This shocked me more because they were young, they were educated. I still feel guilty that I didn’t stand up for my daughter in that moment. I still think about that now.
In terms of the system, there’s just so many multiple examples of discrimination.
We have lost access to Special Needs Education twice with my son because of underfunding, and there is an ongoing battle for the summer provision of support to include children with Down Syndrome.
There is such a gap between bureaucracy and people’s lived experience and trauma. This is what I actually find most trauma inducing. It’s so cold, so careless.
The Department of Education has this policy that if your child has a sibling with additional needs who is also qualifying for the scheme, you get less hours. I found this made no sense whatsoever so I applied for both of my children. I got a phonecall last November from the Department telling me they’d make an allowance this time but that it was a once-off and don’t apply again.
This doesn’t make any sense. Surely families with more needs should get more support.
I’m really proud about setting up the We Care group. I feel more exhilarated that I have ever in my life and it’s turned a very dispiriting, oppressive experience into something very empowering. We’ve kind of creating this community of brilliant women.
I’m just so proud of my kids on a daily basis. They’re the ones who go in every day to school, and they adapt, rather than the world adapting to their needs. My daughter is thriving in mainstream school. She’s such a personality and character. She’s such a dynamo. She’s the only girl in the football team and scores the most goals! I’m proud of the family we have become and I’m proud of the way we promote a positive model of rethinking care.
The last lockdown was extremely tough. I was just sort of lost. I ended up on antidepressants. Because of the hyper vigilance with my daughter, I was on 24 hours a day. I couldn’t sleep. I was a wreck. When you’re anxious and depressed, you think you’re such a bad mother and that you’re failing. Going on medication wasn’t a failure. It was the best thing I could have one. I got my sleep back and I felt like a different person.
During the second lockdown in January, we were locked out of school and there was no support. I realised that we hadn’t even thought to ask for special education or provision for our children and no one offered it. They weren’t even thought of at all and that I found so shocking. How far down in the priority list are our children and carers as well? There’s no care for carers. Nobody was coming to help us.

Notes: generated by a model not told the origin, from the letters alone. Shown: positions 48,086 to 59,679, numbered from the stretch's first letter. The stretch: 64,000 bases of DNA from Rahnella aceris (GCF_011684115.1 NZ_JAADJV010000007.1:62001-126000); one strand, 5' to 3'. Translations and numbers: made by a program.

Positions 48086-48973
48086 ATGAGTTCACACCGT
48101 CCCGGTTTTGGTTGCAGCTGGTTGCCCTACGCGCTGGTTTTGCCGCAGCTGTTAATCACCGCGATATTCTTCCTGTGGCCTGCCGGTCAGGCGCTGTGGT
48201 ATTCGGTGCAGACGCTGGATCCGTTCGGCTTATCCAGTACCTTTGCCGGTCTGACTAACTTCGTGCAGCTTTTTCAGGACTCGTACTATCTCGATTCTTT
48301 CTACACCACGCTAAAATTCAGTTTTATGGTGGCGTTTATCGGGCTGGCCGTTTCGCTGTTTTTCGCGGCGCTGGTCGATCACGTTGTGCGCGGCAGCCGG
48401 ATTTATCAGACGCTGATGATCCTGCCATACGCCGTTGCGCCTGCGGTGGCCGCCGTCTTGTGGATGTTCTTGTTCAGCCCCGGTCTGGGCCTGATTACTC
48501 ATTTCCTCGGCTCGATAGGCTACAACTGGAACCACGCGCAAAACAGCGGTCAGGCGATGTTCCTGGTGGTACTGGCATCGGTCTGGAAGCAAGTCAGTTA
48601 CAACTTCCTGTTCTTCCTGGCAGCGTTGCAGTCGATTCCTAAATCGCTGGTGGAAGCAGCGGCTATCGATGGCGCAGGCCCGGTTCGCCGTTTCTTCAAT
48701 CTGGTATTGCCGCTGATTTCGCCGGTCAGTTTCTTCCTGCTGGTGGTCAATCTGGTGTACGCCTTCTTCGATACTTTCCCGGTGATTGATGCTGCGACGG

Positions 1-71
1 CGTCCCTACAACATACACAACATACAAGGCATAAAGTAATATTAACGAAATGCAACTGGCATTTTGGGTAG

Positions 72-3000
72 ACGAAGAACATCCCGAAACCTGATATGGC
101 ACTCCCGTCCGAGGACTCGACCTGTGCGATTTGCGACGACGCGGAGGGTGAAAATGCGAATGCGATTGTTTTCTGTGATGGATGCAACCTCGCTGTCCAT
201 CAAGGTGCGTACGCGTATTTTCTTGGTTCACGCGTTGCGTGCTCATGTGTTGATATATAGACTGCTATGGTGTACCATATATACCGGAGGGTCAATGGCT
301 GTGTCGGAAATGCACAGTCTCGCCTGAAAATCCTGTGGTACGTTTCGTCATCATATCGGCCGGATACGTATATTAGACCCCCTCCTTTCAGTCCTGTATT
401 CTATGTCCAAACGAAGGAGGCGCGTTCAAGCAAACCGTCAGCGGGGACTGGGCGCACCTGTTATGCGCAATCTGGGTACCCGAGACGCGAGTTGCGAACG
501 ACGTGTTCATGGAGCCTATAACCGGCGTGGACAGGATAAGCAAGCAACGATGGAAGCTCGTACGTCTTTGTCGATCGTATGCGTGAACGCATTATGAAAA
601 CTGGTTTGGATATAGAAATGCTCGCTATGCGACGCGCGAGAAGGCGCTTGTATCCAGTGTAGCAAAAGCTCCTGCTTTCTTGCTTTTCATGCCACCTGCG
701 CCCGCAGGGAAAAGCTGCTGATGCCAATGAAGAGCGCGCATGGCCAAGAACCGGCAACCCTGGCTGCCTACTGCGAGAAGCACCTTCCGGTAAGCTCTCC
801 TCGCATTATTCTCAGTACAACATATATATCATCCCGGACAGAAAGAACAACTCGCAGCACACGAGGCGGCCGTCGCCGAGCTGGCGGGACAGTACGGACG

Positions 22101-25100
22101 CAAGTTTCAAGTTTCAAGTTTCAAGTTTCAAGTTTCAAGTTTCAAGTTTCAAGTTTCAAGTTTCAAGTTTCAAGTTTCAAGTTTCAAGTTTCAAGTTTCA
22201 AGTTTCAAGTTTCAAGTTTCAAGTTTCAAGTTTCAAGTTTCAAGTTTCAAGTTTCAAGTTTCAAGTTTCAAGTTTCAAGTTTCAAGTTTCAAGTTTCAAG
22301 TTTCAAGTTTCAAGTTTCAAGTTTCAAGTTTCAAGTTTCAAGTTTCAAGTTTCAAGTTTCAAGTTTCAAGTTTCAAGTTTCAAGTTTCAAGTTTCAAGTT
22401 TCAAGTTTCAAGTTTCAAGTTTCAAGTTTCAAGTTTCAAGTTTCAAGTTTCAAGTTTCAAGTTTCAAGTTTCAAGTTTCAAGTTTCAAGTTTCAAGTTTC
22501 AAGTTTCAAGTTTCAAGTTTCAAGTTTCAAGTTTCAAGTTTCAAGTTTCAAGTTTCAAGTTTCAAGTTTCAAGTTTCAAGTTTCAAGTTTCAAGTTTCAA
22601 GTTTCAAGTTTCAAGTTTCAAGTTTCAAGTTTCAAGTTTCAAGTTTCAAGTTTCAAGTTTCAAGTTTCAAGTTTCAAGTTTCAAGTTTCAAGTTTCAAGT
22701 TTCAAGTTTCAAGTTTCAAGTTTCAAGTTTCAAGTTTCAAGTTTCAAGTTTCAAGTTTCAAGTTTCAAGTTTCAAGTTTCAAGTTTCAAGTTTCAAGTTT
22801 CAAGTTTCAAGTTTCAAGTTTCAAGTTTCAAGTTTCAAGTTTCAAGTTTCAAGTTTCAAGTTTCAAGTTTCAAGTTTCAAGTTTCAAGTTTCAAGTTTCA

We’ve had no services from the disability services in around 18 months, and neither have my children. They’ve reorganised the disability services in Cork and we now hearing that they won’t have the capacity to offer any direct intervention or therapies for children and that they will train the parents to do the work. We already do all that work anyway.
Instead, we could aim high, and Ireland could become a model for how it should be done.
The mental health for so many children has been hugely neglected and there’s countless stories of mums in our group whose children and particularly girls who are on the spectrum self-harming and reacting with risky behaviours during lockdown.
The mental health of carers is way down the list of priorities too. It’s actually the airline’s advice to put your own oxygen mask on first before your child because you won’t be any use otherwise. We can’t be there for our kids unless we are getting more support.
Self-care has become an industry – a substitute for proper care. It’s another thing you feel you should do. Some days, I don’t have time for a shower never mind meditate. It’s another expectation. It’s disempowering actually.
My advice to someone in my shoes would be that at the end of the day, it’s all about you and your child. Don’t listen to other people’s voices. Find your own needs and your own voice.
Secondly, the ideas of disability are so at odds with the reality of your life. They’re all socially constructed and it has no bearing on your life or your future with your child and you have to focus on that.
Those moments of joy and your relationships with your kids – that’s the most important thing, and so try whatever way you can to cast off those other voices.
It’s those who have lived experience of what you’re going through that will be your biggest support.
99% of people are amazing and I get great strength from that. Amazing things await you and just because things have turned out bit different to what you expected, you’re way stronger than you ever realized.
Myself and my husband would say that this has been the most profound experience. It let us see the meaning of life and we are really glad that we’ve had that.